The Star Wars Trilogy Critical Essays

George Lucas


(Critical Survey of Science Fiction and Fantasy)

A creative blend of space opera and science fiction, the Star Wars novels were very popular, as were games, toys, and comic books based on the film trilogy. Starting with Timothy Zahn’s Heir to the Empire (1991), a whole new series of novels was developed to extend the story. As heroic science fantasy, the Star Wars books offer swashbuckling adventures and transport readers to new worlds, to exotic locales populated by bizarre characters with technological advances almost beyond the imagination.

The Star Wars story, however, is more than a simple tale set in an alterative universe. It is both fairy tale and myth. Like L. Frank Baum’s The Wonderful Wizard of Oz (1900), the Star Wars novels describe how an orphaned youth learns to choose good over evil, thus finding a place in the world. The main heroes—Luke, Leia, Han, and Lando—demonstrate positive ways of being in the world, while the droids, Wookie, and Ewoks are as comforting as a child’s stuffed toy.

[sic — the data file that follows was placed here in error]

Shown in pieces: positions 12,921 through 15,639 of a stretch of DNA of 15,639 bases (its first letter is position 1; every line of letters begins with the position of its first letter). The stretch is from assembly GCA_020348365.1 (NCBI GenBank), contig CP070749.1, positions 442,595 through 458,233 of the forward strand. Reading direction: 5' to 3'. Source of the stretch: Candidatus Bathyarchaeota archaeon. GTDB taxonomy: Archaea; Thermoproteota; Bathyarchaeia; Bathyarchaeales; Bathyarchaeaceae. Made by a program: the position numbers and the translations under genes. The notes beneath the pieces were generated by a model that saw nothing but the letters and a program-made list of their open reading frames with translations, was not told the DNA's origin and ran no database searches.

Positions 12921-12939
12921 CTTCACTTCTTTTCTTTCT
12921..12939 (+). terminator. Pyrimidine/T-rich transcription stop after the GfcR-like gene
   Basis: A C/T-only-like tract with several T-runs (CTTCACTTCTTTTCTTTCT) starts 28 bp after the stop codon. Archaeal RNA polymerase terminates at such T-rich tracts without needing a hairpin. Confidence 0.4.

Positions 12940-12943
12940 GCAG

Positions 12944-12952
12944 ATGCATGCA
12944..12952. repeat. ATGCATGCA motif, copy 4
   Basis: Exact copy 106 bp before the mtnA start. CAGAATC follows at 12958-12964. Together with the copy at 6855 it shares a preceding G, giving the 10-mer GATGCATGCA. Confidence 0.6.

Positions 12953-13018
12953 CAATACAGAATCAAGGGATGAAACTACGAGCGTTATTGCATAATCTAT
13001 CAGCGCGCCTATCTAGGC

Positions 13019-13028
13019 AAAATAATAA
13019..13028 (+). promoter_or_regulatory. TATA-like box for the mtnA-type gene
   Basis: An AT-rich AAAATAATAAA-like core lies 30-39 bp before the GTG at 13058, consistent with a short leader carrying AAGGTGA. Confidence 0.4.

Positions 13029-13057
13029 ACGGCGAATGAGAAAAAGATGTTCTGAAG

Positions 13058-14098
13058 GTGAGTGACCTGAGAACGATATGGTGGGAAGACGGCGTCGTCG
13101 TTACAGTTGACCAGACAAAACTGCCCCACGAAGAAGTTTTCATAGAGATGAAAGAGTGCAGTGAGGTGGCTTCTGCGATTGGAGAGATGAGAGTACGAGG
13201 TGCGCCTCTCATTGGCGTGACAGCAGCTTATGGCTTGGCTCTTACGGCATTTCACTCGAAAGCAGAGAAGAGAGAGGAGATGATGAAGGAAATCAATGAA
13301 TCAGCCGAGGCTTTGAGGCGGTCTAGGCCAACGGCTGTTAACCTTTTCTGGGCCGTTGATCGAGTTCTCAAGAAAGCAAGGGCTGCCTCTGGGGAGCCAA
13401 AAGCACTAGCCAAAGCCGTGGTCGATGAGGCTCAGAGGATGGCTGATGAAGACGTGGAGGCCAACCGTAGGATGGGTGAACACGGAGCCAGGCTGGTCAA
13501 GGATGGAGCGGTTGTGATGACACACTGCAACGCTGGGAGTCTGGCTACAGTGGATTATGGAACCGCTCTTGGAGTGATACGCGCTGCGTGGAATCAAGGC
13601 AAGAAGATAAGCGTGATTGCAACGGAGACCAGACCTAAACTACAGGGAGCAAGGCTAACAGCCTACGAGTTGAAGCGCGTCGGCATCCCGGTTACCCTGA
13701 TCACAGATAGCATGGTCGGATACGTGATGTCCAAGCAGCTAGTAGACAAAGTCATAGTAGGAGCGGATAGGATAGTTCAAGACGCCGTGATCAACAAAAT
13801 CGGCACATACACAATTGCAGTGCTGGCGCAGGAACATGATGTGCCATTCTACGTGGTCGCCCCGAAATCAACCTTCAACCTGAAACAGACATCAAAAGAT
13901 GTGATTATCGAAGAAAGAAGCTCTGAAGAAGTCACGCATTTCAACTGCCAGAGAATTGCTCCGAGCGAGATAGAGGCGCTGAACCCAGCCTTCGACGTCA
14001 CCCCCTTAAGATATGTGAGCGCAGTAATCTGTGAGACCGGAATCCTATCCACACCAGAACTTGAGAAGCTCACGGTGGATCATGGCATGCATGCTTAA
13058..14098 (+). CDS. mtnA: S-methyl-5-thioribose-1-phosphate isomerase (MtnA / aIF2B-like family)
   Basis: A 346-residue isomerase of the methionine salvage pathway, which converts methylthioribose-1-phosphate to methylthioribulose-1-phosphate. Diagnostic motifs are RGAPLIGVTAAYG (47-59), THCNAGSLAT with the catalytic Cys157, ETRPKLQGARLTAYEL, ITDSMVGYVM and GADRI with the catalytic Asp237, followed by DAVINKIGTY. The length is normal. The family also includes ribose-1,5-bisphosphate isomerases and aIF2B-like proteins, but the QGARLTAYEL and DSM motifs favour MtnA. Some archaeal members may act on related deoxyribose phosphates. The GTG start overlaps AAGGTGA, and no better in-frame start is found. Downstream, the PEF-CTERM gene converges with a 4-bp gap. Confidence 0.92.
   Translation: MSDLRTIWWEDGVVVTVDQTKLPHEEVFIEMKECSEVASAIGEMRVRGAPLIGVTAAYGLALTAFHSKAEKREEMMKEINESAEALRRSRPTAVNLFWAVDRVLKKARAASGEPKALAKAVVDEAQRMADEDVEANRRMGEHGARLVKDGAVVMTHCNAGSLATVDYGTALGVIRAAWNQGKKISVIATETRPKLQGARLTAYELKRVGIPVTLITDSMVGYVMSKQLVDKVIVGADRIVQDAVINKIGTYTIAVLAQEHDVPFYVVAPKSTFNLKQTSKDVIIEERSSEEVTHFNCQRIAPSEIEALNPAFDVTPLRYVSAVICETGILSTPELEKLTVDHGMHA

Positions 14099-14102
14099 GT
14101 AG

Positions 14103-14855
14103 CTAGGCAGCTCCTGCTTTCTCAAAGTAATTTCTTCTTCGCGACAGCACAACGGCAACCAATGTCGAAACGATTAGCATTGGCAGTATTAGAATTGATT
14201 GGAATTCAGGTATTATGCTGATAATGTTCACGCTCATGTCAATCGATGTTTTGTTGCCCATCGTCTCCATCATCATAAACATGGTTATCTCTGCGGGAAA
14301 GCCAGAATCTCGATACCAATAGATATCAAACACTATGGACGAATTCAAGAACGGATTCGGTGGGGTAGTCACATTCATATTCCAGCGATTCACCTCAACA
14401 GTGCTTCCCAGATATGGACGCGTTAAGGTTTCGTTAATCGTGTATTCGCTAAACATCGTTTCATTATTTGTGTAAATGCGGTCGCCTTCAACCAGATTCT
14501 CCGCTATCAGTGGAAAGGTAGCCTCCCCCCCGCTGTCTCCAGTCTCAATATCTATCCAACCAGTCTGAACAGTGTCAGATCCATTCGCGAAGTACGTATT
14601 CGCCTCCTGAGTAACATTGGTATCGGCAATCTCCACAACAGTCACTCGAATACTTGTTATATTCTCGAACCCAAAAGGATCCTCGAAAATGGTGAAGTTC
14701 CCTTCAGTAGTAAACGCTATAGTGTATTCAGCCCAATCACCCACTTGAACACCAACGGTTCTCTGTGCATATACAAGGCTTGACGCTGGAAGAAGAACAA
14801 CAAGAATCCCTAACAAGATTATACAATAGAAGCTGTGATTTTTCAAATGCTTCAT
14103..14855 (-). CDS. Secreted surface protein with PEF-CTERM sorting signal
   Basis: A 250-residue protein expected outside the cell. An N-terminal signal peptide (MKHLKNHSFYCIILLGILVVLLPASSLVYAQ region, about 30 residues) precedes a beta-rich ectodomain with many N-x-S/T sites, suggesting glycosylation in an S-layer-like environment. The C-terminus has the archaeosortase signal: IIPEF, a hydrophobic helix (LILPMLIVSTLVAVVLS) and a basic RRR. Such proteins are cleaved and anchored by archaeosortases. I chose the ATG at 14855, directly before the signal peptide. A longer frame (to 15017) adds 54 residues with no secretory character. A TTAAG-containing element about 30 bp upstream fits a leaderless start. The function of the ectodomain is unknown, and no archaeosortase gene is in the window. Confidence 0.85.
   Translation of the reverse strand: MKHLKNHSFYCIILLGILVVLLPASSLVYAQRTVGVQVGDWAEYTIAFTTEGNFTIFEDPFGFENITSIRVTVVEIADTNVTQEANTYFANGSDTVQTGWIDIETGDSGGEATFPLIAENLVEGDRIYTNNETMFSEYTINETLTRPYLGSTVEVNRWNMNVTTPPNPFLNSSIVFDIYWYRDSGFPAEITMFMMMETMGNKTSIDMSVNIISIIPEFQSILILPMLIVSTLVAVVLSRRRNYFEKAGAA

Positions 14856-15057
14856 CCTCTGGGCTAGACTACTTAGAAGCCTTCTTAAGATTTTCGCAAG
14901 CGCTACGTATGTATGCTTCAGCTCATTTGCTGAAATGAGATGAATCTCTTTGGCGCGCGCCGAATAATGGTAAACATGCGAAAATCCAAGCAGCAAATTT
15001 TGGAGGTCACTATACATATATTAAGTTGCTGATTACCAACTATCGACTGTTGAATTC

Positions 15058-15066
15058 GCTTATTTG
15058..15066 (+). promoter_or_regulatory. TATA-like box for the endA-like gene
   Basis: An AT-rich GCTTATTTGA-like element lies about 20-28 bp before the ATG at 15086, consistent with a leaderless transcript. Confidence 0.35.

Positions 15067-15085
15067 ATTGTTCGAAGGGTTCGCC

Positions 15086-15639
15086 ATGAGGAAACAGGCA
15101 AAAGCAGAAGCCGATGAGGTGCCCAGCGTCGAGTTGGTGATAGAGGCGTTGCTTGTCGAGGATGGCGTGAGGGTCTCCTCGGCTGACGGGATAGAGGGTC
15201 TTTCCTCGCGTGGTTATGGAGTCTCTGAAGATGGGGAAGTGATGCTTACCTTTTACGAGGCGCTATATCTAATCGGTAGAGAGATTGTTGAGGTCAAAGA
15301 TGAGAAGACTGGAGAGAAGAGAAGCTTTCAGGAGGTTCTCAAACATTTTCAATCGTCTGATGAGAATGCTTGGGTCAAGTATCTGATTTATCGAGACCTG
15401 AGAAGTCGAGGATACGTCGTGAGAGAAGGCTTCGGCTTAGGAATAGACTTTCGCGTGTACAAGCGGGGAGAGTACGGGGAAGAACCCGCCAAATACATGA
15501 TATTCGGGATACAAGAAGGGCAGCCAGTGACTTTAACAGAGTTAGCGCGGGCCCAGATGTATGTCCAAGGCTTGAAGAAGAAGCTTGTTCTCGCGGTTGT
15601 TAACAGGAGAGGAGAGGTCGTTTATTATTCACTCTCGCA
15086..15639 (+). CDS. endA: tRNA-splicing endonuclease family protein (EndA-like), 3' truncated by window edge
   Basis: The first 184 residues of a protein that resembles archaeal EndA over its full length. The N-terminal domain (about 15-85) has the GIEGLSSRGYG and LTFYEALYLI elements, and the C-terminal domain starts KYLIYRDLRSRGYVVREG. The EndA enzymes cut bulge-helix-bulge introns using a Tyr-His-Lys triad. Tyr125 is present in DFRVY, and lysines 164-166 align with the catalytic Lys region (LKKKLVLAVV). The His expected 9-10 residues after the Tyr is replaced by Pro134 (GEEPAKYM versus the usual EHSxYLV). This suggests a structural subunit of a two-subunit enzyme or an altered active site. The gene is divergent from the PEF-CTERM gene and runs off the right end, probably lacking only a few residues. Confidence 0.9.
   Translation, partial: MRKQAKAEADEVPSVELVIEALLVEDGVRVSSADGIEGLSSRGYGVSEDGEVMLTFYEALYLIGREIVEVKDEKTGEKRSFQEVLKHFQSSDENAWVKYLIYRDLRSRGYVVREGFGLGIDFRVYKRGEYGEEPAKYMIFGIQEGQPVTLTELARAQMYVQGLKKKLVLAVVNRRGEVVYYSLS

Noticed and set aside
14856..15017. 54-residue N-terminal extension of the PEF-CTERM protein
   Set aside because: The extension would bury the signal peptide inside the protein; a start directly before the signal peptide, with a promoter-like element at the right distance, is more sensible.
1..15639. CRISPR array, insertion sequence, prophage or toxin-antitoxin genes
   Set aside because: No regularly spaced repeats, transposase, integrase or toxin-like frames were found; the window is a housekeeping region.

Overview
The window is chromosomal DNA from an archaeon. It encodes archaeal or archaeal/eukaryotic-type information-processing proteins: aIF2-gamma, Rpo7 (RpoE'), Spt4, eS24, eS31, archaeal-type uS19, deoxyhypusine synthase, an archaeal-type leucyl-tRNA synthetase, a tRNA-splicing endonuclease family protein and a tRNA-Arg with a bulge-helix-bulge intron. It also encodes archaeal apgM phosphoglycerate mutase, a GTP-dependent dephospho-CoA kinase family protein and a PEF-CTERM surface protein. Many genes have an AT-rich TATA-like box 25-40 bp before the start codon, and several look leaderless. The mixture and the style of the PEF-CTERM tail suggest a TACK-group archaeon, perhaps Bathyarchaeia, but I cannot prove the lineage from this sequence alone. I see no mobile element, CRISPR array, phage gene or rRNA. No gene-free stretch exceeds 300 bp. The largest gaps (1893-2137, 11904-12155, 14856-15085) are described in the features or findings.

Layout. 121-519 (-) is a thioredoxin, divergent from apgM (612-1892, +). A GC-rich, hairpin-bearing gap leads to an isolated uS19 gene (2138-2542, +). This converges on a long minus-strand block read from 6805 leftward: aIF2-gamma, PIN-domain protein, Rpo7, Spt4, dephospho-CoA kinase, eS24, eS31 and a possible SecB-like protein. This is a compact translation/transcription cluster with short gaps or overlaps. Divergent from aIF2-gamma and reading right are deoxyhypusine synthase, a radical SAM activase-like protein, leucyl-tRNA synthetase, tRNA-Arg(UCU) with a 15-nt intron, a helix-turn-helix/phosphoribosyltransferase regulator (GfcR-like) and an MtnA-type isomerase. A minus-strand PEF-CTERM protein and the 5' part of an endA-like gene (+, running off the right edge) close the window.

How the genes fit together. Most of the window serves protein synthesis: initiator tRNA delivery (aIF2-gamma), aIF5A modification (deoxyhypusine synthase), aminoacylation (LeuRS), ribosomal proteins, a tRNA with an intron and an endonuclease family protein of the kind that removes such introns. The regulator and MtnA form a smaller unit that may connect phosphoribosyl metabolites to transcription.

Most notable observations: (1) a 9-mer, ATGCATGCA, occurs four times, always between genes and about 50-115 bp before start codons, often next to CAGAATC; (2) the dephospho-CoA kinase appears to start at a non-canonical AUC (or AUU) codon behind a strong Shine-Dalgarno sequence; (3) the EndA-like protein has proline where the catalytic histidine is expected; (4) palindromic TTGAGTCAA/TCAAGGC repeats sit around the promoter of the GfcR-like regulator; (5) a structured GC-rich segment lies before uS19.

The Star Wars series also retells the archetypal story of the hero’s journey described by Joseph Campbell in The Hero with a Thousand Faces (1968). In each novel, Luke must leave his surroundings, called to action by a wise old man, Ben Kenobi. First, Ben convinces Luke that he must “learn the ways of the Force” if he wants to help Princess Leia. Next, Ben sends Luke to find the Jedi Master, Yoda. Finally, Ben tells Luke that he must face his father,...

(The entire section is 583 words.)